Memories of Lacey Green

Mrs Adams was born in Lacey Green eighty-five years ago and still lives in the house the family moved to when she was three years old. Her father was a travelling chair-man, journeying far to obtain orders for chairs, but he died when his daughter was not much over eight years of age. In order not to accept the Parish Charity and be known as a pauper, she and her mother made lace or did beadwork so as to pay their way. Lace makers earned ½d  or ¾d per hour and supplied the cottons, but beadwork paid more, and Mrs Adams can remember sitting up all night with three others round a table, all working on one dress which was required for a particular time for the theatre. A very small needle was used for bead work, made of steel but called a 'straw needle'. When young she used to suffer from toothache and found that if she stuck a needle into the tooth it used to ease the pain. Eventually she went to the dentist and had the tooth removed and the dentist showed her the tooth with half a beading needle still in it.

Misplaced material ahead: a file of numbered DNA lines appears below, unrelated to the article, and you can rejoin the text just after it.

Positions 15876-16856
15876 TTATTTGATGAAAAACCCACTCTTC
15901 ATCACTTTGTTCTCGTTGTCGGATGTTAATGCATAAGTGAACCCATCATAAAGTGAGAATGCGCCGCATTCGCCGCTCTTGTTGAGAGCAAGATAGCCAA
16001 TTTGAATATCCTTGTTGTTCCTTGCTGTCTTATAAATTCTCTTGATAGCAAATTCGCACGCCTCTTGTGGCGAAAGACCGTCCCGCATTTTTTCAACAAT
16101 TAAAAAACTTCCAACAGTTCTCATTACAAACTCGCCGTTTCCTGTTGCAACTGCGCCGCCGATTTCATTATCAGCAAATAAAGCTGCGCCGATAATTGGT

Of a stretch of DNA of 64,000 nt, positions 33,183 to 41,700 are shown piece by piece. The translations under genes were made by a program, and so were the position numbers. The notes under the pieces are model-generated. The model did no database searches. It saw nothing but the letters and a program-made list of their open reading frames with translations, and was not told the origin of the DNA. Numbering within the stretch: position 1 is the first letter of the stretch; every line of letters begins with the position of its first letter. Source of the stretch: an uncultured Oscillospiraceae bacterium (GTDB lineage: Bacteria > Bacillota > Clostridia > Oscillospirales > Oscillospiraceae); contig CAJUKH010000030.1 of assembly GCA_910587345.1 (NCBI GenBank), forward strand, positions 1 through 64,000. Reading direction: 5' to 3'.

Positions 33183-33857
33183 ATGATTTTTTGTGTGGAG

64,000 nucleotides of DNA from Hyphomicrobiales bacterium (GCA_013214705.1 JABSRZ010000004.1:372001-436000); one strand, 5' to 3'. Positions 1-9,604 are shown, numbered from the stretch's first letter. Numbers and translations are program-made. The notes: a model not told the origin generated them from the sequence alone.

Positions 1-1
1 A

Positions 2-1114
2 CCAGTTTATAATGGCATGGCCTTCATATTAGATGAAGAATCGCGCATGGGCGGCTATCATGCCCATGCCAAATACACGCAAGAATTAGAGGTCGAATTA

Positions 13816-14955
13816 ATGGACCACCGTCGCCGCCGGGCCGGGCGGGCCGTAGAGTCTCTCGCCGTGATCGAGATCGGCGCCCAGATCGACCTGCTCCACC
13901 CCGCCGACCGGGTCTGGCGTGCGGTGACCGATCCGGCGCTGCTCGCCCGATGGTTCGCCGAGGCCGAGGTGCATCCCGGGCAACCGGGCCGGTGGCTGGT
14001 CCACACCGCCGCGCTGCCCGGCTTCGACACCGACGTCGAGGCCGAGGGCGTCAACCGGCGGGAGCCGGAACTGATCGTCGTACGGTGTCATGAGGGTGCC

F.H. Adams, Loosley Row & Lacey Green

Extracted from 'A Pattern of Hundreds'(1975) with the kind permission of the Buckinghamshire Federation of Women's Institutes